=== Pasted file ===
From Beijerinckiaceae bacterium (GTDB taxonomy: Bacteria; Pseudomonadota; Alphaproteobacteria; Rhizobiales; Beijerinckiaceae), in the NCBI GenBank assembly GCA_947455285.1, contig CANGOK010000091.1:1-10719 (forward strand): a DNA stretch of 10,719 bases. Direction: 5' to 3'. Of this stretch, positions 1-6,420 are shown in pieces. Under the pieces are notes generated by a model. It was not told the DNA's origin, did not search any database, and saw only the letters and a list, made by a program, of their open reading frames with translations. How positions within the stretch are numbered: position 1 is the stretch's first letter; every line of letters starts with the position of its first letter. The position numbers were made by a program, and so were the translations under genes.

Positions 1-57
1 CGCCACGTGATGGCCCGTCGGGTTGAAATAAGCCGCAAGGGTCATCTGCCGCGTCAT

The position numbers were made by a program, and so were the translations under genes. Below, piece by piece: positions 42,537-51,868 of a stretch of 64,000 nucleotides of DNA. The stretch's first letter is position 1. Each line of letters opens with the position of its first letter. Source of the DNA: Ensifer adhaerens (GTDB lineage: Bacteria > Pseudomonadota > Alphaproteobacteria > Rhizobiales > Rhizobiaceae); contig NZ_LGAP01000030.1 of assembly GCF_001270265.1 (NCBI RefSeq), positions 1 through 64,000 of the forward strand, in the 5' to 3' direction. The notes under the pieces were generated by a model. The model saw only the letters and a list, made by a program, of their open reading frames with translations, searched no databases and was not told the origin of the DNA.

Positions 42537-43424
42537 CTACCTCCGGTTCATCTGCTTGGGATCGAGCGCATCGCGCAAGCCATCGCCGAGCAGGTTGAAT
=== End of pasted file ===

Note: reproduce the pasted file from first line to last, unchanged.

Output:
From Beijerinckiaceae bacterium (GTDB taxonomy: Bacteria; Pseudomonadota; Alphaproteobacteria; Rhizobiales; Beijerinckiaceae), in the NCBI GenBank assembly GCA_947455285.1, contig CANGOK010000091.1:1-10719 (forward strand): a DNA stretch of 10,719 bases. Direction: 5' to 3'. Of this stretch, positions 1-6,420 are shown in pieces. Under the pieces are notes generated by a model. It was not told the DNA's origin, did not search any database, and saw only the letters and a list, made by a program, of their open reading frames with translations. How positions within the stretch are numbered: position 1 is the stretch's first letter; every line of letters starts with the position of its first letter. The position numbers were made by a program, and so were the translations under genes.

Positions 1-57
1 CGCCACGTGATGGCCCGTCGGGTTGAAATAAGCCGCAAGGGTCATCTGCCGCGTCAT

The position numbers were made by a program, and so were the translations under genes. Below, piece by piece: positions 42,537-51,868 of a stretch of 64,000 nucleotides of DNA. The stretch's first letter is position 1. Each line of letters opens with the position of its first letter. Source of the DNA: Ensifer adhaerens (GTDB lineage: Bacteria > Pseudomonadota > Alphaproteobacteria > Rhizobiales > Rhizobiaceae); contig NZ_LGAP01000030.1 of assembly GCF_001270265.1 (NCBI RefSeq), positions 1 through 64,000 of the forward strand, in the 5' to 3' direction. The notes under the pieces were generated by a model. The model saw only the letters and a list, made by a program, of their open reading frames with translations, searched no databases and was not told the origin of the DNA.

Positions 42537-43424
42537 CTACCTCCGGTTCATCTGCTTGGGATCGAGCGCATCGCGCAAGCCATCGCCGAGCAGGTTGAAT